Arizona

Reporting a Car Accident in Arizona

How and when To Report a Car Accident in Arizona

Being involved in a car accident can be a scary and confusing experience. It can be difficult to remember every step you need to take after a crash occurs. In most situations, a vehicle accident in Arizona will need to be reported to the appropriate authorities.

Here, our Phoenix car accident lawyers want to discuss what the law says about reporting accidents, how long you have to make your report, and whether or not you will need an attorney to help you through this.

Does the Accident Have to be Reported?

According to data available from the Arizona Department of Transportation, there were 129,750 total vehicle crashes reported across the state during the latest year. Out of these incidents, there were 982 fatalities and 53,809 injuries.

Arizona law states that the individuals involved in the accidents are not required to report the incident personally. However, law enforcement officials must file a written report if any of the following has occurred as a result of an accident:

  • An injury
  • A death
  • Property damage exceeding $1,000
  • A citation was issued to any driver

How Long Do You Have to Report an Accident?

Again, individuals involved in car accidents are not required to submit reports themselves to the state. However, failing to call the police to the scene of a crash could lead to a person being charged with hit and run. For anything more than a very minor car accident, you should call law enforcement and have them determine whether or not an accident report needs to be submitted. This should be done immediately following a crash.

Additionally, if you plan to file the incident with your insurance carrier, you need to know that most insurance companies require that the incident be reported very soon after the crash occurs, sometimes within 24 hours.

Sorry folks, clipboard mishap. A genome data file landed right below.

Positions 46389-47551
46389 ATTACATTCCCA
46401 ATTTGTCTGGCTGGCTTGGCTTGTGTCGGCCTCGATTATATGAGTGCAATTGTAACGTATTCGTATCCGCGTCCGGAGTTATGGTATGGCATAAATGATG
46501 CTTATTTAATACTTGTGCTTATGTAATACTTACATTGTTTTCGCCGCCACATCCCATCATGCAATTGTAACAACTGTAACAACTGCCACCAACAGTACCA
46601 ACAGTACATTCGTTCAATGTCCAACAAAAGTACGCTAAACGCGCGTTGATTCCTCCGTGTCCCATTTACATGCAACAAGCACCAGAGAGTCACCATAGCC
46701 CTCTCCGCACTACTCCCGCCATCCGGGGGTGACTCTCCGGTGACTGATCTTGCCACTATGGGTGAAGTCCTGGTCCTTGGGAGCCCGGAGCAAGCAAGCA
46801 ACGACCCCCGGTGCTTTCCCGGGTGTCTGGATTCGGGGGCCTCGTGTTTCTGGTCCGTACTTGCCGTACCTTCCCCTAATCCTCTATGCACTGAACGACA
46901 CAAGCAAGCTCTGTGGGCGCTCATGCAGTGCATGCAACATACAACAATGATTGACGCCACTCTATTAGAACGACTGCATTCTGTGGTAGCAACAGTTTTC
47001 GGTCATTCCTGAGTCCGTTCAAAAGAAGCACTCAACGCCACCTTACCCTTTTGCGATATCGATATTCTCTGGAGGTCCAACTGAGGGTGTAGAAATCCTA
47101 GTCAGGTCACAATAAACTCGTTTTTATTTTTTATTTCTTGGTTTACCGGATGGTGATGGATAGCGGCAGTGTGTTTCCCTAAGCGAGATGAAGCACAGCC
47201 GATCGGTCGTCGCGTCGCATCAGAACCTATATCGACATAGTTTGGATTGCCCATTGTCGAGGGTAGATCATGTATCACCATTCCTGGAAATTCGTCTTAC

Do You Have to Report a Minor Accident in Arizona?

It is important to note two factors here, especially for accidents that are seemingly minor:

  1. Adrenaline can mask the signs and symptoms of many car accident injuries for a short period after the incident occurs.
  2. Even accidents with no exterior cosmetic damage can cause significant underlying damage to the vehicle.

We bring up these two points so that you understand why it is important to call 911 after just about every accident that occurs in Arizona. You need to let the police come to the scene and conduct an initial investigation to determine whether or not they will file a police report. This covers you in the event any party involved discovers more severe injuries or property damage after everyone leaves the scene. Imagine that you and another driver get involved in an accident and amicably agree that no report needs to be made. Now suppose that you get home and the other party calls the police to say that you stuck them, caused significant injuries or property damage, and left the scene.

If you simply call the police and let them conduct an investigation after a crash occurs, this will prevent a “he said, she said,” type of incident from occurring.

How an Attorney Can Help

If you or a loved one have been injured in an accident caused by the careless or negligent actions of another driver, you want to be sure that you receive any compensation that you are owed. This includes compensation for your medical bills if you or a loved one have been injured, lost income if you cannot work while recovering, property damage expenses, and any other out-of-pocket costs caused by the accident.

A Phoenix personal injury lawyer can bring their resources and legal expertise to your side to conduct a complete investigation into the incident, use the evidence they gather to prove liability and negotiate with all parties involved to ensure you receive the compensation you are entitled to. Torgenson Law has extensive experience handling these cases, and we are ready to help. You can contact us for a free consultation of your case by clicking here or calling 602-600-0492.